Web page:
“Simple, a college degree is simply not enough in today's economy. Better bulk up on the engineering and science fields if you want to compete. If you want to compare against China, they are churning out more engineers than any other country. If you look at quality of their students (Shanghai and most recently Beijing) ranked at the top of PISA testing (2010 and 2011). You don't even need to go to China to see this. Chinese students by far do better than your average white American in US schools.
The age of entitlement is over. We need to get to stop complaining, stop blaming others, and get to work.”
“China is having problems with growth, USA is having problems with decline. There is a real difference between the two. Of course there will be corrections along the way for China, just like the USA had a number of corrections in the last 100 years. The same camp of people who say China will crash and ruin the world also say China's economy is too small to save the world. Neither is true. This current slowing is in fact exactly what the Chinese government wanted. We imported our inflation via QE1-QE2 to the developing countries. And pacing the their economy is one way to fight inflation. In the long term, the only remaining option for them is to float their currency (adjusting interest rate and liquidity can only go so far in China). When that happens (and some idiot American politicians actually ask for), you'll see the US treasury yield hitting the roof, and OUR economy will crash down and bring the world to its knees.
If you understand anything about economics and Chinese history, you'll understand their rebound onto the world stage is only at the beginning stages. Read history, this is a 100-500 year old cycle, my friend.”
“All that Chinese "junk" are American branded "junk," so in actuality, you are buying American "junk." you keep buying all that "junk" because the quality is at or above par at the price you're paying for. It's because thick-headed people like you that America is not growing. Those job that "destroyed" American manufacturing base are not coming back to the US, unless you want to be paid as same as them. If China is not the cheapest source, these jobs are going to Vietnam, Cambodia, Bangladesh, Sri Lanka, etc.
What this country needs is a higher level of manufacturing base, not trying to compete against third-world countries mentioned above. And that requires higher levels of education, an education you sorely need.”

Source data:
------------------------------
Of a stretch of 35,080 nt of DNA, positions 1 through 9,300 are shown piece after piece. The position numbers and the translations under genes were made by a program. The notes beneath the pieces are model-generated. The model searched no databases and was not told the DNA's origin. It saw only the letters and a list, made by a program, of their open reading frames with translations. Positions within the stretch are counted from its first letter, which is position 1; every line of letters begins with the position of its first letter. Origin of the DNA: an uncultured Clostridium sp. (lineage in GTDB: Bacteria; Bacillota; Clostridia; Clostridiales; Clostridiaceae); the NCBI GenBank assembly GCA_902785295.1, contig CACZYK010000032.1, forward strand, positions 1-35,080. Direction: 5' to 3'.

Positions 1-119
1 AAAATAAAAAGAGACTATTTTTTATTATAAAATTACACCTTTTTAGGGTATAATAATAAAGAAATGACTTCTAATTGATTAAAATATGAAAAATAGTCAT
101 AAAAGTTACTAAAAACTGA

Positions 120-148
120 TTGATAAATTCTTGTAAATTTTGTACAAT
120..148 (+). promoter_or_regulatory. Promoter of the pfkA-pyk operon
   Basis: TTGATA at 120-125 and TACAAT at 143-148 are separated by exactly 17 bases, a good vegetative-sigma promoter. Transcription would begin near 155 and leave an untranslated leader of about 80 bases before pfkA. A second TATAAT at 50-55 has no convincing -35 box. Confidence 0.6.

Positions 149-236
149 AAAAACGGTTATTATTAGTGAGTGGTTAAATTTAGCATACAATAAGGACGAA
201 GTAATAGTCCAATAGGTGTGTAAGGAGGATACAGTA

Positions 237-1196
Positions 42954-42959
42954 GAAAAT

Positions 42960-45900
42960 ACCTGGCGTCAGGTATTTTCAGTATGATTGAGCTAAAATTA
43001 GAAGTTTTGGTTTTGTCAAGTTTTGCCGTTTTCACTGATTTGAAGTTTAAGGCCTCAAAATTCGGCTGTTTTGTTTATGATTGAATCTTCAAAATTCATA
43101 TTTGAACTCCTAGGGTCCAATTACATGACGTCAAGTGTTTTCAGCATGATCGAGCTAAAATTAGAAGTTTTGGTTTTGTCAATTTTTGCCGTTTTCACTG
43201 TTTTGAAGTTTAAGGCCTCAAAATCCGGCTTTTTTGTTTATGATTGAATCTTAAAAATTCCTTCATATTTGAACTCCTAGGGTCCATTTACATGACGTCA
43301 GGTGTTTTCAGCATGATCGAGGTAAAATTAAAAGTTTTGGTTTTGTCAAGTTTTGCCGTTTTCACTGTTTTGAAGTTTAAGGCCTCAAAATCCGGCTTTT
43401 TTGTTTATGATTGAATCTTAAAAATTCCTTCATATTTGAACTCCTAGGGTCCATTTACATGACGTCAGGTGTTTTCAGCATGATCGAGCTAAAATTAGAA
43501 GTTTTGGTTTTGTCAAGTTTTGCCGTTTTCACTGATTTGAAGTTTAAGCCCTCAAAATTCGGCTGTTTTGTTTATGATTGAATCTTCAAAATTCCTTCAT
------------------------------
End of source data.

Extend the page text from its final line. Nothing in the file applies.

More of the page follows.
sillygames on Oct 18, 2011 at 10:31:30
“Okay, then bobdoe, how do you explain all the people I know with Big College Degrees and some with MBA's that aren't working.”
“Chinese RMB has gained 30% against the US Dollar since 2005. The trade gap also expanded substantially during this time. What makes the US politicians think a float of the RMB now is going to help US-China trade gap, and the US economy, when the data since 2005 shows differently? And if the Chinese does revalue the RMB substantially, wouldn't that send the US treasury yield through the roof, and negatively impact the economy here?”
“This reminds me of the Americans deliver sterilized crops as food aid. Now they want to do the same thing in technology. If only it's that easy.
Why would the Chinese need to steal? The hub of American technology, Bay Area, is full of Chinese engineers. Chinese high school students came on top of the 2010 PISA tests (reading, science, and math), and have been on top of math, physics, chemistry, informatics Olympiads for the last 20 years. Chinese college students won the 2011 ACM International Collegiate Programming Contest, Chinese graduate the most engineers, and are most inventive people on Earth (go read Joseph Needham's "Science and Civilisation in China.").
If any one is stealing, most likely the US, stealing China's talent.”
“US ethanol is exported http://goo.gl/X2vr, and you know they are heavily subsidized by the US government :)”
danny sun on Oct 17, 2010 at 16:23:27